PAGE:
Dairy product prices fell by 3.9 per cent at this morning’s Global Dairy Trade auction the fourth decline in a row; and a Dunedin student yesterday tested positive for coronavirus, bringing the New Zealand total to 12.
* The New Zealand Herald
In the New Zealand Herald, benefits will be raised and health spending will get a $500 million boost as the Government promises more during May’s Budget. It came as four new cases of coronavirus were announced of a Wellington father and son who had travelled to the US, a Dunedin man who had travelled to Germany and his high school-aged son.
In other news, deportations from Australia have been put on hold due to the travel restrictions imposed either side of the Tasman during the Covid-19 pandemic. New Zealand will continue to deport individuals “where possible” but it will be assessed on a case-by-case basis, police say. But any deportee from New Zealand who requires a police escort has also been paused until police can “secure the return” of its staff.
In business news, dairy product prices fell by 3.9 per cent at this morning’s Global Dairy Trade auction the fourth decline in a row. The price of wholemilk powder which has the greatest bearing on Fonterra’s milk price fell by 4.2 per cent to US$2797 a tonne its lowest point in more than a year.
* The Dominion Post
In the Dominion Post, a Dunedin student yesterday tested positive for coronavirus, bringing the New Zealand total to 12. The Logan Park High School student’s father recently returned from Germany. The Ministry of Health said the father began to develop symptoms five days after returning, so there was no risk to others on the plane. He is now in self-isolation.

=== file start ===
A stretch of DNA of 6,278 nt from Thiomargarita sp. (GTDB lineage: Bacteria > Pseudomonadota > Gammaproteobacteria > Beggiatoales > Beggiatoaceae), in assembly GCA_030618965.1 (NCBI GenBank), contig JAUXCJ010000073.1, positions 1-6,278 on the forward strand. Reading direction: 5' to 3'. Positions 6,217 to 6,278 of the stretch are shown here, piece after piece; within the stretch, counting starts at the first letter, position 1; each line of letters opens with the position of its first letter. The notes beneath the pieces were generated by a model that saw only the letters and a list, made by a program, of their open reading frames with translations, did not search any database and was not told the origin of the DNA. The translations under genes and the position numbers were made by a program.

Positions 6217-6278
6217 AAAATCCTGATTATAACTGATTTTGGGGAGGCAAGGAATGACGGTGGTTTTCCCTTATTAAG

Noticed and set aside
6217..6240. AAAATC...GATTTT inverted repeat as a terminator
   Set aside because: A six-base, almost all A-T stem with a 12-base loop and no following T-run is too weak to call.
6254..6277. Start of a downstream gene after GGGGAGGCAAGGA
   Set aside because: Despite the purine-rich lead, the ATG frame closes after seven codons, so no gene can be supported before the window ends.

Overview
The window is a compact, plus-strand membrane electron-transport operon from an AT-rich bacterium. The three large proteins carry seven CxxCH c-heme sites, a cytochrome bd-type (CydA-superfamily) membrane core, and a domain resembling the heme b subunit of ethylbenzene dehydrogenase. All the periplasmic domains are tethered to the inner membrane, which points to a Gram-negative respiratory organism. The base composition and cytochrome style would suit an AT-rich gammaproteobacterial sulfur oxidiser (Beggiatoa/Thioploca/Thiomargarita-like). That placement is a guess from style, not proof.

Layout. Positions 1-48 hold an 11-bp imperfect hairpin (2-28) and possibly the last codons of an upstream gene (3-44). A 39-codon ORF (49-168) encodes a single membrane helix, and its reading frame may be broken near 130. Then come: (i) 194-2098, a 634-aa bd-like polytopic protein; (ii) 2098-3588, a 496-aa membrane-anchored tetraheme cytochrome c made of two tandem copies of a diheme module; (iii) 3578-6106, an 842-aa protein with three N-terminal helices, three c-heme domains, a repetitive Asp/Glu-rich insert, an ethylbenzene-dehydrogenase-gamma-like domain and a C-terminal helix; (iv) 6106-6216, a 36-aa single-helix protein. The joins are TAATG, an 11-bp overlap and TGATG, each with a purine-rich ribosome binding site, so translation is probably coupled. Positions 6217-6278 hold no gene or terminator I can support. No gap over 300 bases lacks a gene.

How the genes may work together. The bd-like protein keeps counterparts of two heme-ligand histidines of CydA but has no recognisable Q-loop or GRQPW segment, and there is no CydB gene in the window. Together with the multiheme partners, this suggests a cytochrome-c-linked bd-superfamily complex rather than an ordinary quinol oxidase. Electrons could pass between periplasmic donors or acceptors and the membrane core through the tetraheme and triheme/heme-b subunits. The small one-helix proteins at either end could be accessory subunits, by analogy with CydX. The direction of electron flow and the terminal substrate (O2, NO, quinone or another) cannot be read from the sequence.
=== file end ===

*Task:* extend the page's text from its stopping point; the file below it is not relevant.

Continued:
In other news, a looming financial crisis, and a massive rates bill hike. That’s the reality facing Wellington property owners, unless a city council proposal to lift rates by up to 9.2 percent is pared back in light of the global coronavirus pandemic.
In business news, sustainability and classic Kiwi snacks are at the forefront of Vic Books’ newest cafe. Located across from The Hub at Victoria University of Wellington’s Kelburn campus, Short Story is the latest cafe to join the Vic Books lineup, opening just in time for the start of the academic year.
* The Press
In The Press, coronavirus concerns and months of regulatory changes are compounding issues for drought-stricken farmers in North Canterbury. The region’s drought was classified last week as a large-scale adverse event, and while farmers are used to the weather, they can’t forecast the impacts of the pandemic.
In other news, low-income families and pensioners will receive a major boost in weekly payments as the Government tries to soften the blow of coronavirus, and keep people spending. Finance Minister Grant Robertson on Tuesday announced main benefits will rise by $25 a week, the Winter Energy Payment will double, and in-work tax credits will be expanded to cover families who lose work as Covid-19 crushes the economy.
In business news, some Queenstown businesses are hailing the Government’s “wonderful” $12.1 billion coronavirus support package, but others are “gutted” it doesn’t go far enough. The Queenstown Lakes District is among the hardest hit in the country by the dramatic drop in tourism following worldwide travel restrictions.